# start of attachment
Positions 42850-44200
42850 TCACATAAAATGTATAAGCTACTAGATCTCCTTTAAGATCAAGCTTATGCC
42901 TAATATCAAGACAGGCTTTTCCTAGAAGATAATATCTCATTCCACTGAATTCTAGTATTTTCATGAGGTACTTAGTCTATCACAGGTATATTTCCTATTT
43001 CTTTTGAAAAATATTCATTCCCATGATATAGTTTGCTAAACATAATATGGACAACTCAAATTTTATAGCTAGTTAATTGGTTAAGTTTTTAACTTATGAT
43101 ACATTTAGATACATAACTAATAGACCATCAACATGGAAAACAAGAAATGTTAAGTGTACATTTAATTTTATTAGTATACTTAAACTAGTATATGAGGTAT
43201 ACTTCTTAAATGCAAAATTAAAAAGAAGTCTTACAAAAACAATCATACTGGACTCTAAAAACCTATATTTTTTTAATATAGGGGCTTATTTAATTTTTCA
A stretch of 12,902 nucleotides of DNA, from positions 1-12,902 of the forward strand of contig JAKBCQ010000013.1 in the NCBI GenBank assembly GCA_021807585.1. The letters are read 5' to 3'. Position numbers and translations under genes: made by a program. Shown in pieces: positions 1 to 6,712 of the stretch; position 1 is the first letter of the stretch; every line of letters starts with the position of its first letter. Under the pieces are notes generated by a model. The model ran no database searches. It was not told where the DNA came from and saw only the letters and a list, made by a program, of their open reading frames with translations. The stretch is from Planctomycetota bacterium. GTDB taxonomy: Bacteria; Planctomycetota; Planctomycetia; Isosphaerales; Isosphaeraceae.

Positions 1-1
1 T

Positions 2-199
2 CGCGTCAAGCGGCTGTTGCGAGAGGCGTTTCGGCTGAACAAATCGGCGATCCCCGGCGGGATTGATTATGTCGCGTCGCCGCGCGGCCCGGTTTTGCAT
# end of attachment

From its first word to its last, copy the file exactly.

Positions 42850-44200
42850 TCACATAAAATGTATAAGCTACTAGATCTCCTTTAAGATCAAGCTTATGCC
42901 TAATATCAAGACAGGCTTTTCCTAGAAGATAATATCTCATTCCACTGAATTCTAGTATTTTCATGAGGTACTTAGTCTATCACAGGTATATTTCCTATTT
43001 CTTTTGAAAAATATTCATTCCCATGATATAGTTTGCTAAACATAATATGGACAACTCAAATTTTATAGCTAGTTAATTGGTTAAGTTTTTAACTTATGAT
43101 ACATTTAGATACATAACTAATAGACCATCAACATGGAAAACAAGAAATGTTAAGTGTACATTTAATTTTATTAGTATACTTAAACTAGTATATGAGGTAT
43201 ACTTCTTAAATGCAAAATTAAAAAGAAGTCTTACAAAAACAATCATACTGGACTCTAAAAACCTATATTTTTTTAATATAGGGGCTTATTTAATTTTTCA
A stretch of 12,902 nucleotides of DNA, from positions 1-12,902 of the forward strand of contig JAKBCQ010000013.1 in the NCBI GenBank assembly GCA_021807585.1. The letters are read 5' to 3'. Position numbers and translations under genes: made by a program. Shown in pieces: positions 1 to 6,712 of the stretch; position 1 is the first letter of the stretch; every line of letters starts with the position of its first letter. Under the pieces are notes generated by a model. The model ran no database searches. It was not told where the DNA came from and saw only the letters and a list, made by a program, of their open reading frames with translations. The stretch is from Planctomycetota bacterium. GTDB taxonomy: Bacteria; Planctomycetota; Planctomycetia; Isosphaerales; Isosphaeraceae.

Positions 1-1
1 T

Positions 2-199
2 CGCGTCAAGCGGCTGTTGCGAGAGGCGTTTCGGCTGAACAAATCGGCGATCCCCGGCGGGATTGATTATGTCGCGTCGCCGCGCGGCCCGGTTTTGCAT